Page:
There was an election last week – mostly for city and school board positions, plus some school funding questions (where dozens of districts asked voters to willingly accept some higher taxes to help pay for education funding).
And most of us did not vote.
The Secretary of State's website says 1,655,895 Minnesotans were registered to vote by 7 a.m. the morning of the elections (so keep in mind more people could have registered later that day).
The total number of people who voted? 247,595.
That's about 15 percent turnout.
Those are still preliminary numbers, so things might shift a bit one way or the other, but not much. And that percentage is from a state that's been described by the Washington Post (and others) as consistently having among the best voter turnout in the country.
A big caveat: It was an "off-off-year election," as Rachel Stassen-Berger of the Pioneer Press put it.
A presidential election is an "on-year" (so 2012, 2016, 2020, etc. etc.) and usually draws the largest crowds. The elections between those (2010, 2014, 2018, etc. etc.) when state and U.S. lawmakers are up for bid are "off-years," and dip a little bit.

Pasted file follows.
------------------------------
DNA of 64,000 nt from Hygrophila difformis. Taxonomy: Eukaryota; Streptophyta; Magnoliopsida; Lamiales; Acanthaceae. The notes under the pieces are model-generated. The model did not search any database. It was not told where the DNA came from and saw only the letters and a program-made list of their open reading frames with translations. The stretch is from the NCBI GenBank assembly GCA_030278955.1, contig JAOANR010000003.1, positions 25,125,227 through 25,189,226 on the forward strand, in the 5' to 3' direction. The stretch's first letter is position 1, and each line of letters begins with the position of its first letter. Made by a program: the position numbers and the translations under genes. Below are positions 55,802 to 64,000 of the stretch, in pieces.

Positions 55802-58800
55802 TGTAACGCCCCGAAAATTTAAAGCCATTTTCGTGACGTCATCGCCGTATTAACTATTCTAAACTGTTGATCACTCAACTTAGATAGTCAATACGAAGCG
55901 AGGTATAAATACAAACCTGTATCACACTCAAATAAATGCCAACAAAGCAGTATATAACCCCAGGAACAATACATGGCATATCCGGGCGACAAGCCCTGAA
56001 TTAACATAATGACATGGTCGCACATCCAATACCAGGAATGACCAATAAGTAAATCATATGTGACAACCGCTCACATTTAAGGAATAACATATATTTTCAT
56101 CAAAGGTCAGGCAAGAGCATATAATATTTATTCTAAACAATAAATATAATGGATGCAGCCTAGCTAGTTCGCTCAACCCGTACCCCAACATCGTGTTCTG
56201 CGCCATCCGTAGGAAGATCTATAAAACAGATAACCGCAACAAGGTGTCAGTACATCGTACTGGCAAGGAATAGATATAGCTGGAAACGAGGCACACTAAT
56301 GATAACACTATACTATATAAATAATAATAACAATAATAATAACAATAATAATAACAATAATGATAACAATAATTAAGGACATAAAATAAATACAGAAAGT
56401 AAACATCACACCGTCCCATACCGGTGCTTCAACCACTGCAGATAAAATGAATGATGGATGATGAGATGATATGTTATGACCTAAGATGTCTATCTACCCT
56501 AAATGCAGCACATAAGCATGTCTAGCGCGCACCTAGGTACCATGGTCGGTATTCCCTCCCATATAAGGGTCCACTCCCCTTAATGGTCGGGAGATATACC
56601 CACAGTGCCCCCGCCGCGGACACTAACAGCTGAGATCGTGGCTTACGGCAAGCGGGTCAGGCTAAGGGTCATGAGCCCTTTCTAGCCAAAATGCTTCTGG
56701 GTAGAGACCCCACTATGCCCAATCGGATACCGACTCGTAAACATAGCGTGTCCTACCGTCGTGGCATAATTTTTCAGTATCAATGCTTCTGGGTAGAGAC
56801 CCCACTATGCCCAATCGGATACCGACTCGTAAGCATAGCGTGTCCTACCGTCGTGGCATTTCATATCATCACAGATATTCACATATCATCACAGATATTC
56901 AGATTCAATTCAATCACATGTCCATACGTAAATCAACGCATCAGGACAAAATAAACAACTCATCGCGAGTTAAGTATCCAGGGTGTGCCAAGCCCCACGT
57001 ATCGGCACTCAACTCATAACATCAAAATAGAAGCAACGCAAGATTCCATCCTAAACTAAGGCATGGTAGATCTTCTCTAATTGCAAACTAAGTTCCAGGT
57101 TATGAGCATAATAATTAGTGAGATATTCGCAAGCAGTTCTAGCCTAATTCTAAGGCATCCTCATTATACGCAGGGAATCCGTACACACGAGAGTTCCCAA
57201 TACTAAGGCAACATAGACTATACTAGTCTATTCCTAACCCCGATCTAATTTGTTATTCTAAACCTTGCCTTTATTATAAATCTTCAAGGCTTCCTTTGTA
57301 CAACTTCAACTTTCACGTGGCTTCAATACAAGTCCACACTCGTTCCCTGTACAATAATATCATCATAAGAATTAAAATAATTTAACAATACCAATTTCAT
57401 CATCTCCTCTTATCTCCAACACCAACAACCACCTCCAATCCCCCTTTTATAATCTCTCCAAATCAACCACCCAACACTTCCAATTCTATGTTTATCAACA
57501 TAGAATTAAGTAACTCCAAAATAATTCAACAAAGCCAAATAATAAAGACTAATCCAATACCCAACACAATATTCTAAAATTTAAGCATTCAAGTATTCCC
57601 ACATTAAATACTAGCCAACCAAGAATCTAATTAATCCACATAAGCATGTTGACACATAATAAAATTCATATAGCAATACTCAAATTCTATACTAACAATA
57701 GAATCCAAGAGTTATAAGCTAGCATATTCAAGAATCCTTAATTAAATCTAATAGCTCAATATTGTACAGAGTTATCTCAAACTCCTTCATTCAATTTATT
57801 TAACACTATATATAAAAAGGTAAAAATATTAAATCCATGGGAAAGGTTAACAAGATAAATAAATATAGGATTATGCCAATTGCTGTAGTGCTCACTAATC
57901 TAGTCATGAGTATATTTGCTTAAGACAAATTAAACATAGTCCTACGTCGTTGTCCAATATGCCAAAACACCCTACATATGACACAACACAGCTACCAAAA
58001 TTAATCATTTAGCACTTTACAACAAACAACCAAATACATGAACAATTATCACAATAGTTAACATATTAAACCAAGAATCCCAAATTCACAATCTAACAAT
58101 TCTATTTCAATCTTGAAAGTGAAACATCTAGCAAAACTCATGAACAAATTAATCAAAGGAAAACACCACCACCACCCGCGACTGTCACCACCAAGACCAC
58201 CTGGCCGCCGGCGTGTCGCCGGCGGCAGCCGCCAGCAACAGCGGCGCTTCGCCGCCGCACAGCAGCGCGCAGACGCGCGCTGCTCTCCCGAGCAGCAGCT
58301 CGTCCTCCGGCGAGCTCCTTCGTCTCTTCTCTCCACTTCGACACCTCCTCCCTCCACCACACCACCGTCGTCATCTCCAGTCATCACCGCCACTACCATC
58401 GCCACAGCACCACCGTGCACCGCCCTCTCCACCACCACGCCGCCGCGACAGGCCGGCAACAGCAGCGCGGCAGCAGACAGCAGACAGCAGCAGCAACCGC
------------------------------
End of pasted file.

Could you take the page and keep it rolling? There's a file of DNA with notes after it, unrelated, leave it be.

An "off-off-year" would be like 2015, when the ballot is filled mainly with local city positions (mayor, city council, school boards) and no statewide race.
The last off-off-year was back in 2013, when 326,875 votes were cast and 1,881,538 Minnesotans were registered at 7 a.m. that day – about 17.3 percent turnout, according to Secretary of State numbers. That was bolstered however by mayoral races in Minneapolis and St. Paul, the two biggest cities in the state.
Stassen-Berger noted one possible solution – having these city-position elections be during even-numbered years, in turn increasing voter participation in those races – has its own negative. The ballot could get convenience-store-receipt-long, and the smaller contests completely overshadowed.
2014 dipped too
It's not like the state had record turnout in 2014 though, when a U.S. senator, all U.S. representatives, the governor, and all state representatives were on the ballot.
That also meant the voter turnout rate was 50.51 percent, the lowest it’s been in a general election since 1986, the Star Tribune reports.
The 2015 turnout still needs to be certified by the State Canvassing Board, which will meet later this month.